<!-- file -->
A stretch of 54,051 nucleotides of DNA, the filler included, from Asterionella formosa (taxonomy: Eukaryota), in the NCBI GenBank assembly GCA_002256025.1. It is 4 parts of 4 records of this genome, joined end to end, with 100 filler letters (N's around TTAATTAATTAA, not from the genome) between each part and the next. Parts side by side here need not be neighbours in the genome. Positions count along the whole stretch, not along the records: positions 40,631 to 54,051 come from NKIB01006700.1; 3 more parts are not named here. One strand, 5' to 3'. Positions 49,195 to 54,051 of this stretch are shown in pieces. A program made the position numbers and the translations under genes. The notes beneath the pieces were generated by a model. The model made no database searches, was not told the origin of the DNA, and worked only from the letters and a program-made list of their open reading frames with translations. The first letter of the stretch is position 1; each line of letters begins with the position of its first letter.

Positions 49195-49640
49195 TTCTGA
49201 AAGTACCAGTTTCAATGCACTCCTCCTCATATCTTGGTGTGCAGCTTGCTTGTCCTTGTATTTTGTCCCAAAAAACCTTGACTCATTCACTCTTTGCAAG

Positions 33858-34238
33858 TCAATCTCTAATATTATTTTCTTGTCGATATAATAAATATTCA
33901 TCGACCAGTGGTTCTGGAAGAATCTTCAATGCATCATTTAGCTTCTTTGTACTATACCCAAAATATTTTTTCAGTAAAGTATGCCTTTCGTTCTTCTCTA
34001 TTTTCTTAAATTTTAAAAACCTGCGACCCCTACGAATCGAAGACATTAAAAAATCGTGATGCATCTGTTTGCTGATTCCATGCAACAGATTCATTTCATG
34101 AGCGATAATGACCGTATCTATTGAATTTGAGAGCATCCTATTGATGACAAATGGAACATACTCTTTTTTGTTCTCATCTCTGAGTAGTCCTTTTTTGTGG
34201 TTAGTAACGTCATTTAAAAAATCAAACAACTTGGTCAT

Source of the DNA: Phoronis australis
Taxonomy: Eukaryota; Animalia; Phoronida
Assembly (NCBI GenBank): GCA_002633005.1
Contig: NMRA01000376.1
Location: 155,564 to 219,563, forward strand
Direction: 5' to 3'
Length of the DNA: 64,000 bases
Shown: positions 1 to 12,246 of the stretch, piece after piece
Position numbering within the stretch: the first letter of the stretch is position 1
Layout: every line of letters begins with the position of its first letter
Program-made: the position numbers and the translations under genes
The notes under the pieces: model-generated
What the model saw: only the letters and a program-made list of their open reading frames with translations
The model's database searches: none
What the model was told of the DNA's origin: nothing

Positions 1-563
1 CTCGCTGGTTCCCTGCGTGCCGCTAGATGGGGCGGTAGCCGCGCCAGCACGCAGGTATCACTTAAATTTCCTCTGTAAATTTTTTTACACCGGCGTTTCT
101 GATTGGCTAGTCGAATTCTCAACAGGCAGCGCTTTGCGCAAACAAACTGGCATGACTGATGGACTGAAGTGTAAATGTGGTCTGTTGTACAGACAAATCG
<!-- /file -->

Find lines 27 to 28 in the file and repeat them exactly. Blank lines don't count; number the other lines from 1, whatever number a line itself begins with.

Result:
1 CTCGCTGGTTCCCTGCGTGCCGCTAGATGGGGCGGTAGCCGCGCCAGCACGCAGGTATCACTTAAATTTCCTCTGTAAATTTTTTTACACCGGCGTTTCT
101 GATTGGCTAGTCGAATTCTCAACAGGCAGCGCTTTGCGCAAACAAACTGGCATGACTGATGGACTGAAGTGTAAATGTGGTCTGTTGTACAGACAAATCG